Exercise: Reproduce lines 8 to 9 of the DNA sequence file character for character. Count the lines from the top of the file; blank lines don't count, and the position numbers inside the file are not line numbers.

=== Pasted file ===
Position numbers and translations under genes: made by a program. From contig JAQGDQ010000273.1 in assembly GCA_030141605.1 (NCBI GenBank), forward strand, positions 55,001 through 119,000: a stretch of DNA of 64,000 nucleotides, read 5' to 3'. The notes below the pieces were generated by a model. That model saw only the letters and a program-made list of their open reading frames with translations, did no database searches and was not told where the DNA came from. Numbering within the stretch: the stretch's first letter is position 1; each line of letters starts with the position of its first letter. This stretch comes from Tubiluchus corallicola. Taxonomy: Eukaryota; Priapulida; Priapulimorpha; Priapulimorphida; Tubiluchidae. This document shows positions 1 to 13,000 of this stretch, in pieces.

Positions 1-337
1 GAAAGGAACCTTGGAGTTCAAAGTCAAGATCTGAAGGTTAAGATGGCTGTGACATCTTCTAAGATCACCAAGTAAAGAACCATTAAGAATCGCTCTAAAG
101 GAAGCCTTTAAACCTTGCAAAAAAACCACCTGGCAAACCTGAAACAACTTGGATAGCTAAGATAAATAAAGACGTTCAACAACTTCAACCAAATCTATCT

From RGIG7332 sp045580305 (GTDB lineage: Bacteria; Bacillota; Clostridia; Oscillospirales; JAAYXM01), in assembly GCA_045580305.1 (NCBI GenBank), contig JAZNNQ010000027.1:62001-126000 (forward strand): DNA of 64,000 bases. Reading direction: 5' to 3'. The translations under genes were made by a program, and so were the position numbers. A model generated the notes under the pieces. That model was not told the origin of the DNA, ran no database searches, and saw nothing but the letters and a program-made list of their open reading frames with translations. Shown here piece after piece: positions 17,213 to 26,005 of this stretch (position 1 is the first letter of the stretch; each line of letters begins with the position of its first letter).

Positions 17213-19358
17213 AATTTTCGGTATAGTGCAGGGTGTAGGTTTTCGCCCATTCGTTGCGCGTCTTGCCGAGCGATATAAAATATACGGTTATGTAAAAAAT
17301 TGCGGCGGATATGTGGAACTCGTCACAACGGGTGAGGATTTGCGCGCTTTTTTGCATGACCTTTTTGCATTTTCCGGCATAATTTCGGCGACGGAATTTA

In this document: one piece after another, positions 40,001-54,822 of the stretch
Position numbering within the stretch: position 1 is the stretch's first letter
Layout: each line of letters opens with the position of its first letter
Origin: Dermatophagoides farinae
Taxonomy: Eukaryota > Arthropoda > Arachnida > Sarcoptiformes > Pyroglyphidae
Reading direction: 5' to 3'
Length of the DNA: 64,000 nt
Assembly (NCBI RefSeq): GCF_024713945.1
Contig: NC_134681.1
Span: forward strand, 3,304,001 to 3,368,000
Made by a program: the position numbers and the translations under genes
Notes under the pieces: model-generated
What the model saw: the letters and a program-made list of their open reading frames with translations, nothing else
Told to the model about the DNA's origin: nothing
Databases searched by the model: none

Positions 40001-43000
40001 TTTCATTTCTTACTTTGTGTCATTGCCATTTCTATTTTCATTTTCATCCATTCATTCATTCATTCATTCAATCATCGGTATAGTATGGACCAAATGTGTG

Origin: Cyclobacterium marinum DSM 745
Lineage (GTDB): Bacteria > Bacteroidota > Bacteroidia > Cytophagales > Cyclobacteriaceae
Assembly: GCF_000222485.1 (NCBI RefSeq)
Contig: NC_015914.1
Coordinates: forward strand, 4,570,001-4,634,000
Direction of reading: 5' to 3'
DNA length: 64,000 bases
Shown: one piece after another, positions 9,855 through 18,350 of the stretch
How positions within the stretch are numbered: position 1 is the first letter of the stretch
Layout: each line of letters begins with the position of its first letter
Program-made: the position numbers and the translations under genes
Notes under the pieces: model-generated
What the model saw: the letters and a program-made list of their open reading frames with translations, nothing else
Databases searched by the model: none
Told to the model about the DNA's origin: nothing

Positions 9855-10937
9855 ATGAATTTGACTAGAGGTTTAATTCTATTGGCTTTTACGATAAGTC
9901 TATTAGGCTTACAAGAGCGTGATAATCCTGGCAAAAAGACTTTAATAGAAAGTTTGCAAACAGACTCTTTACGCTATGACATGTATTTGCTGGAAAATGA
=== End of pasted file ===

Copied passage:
17301 TGCGGCGGATATGTGGAACTCGTCACAACGGGTGAGGATTTGCGCGCTTTTTTGCATGACCTTTTTGCATTTTCCGGCATAATTTCGGCGACGGAATTTA

In this document: one piece after another, positions 40,001-54,822 of the stretch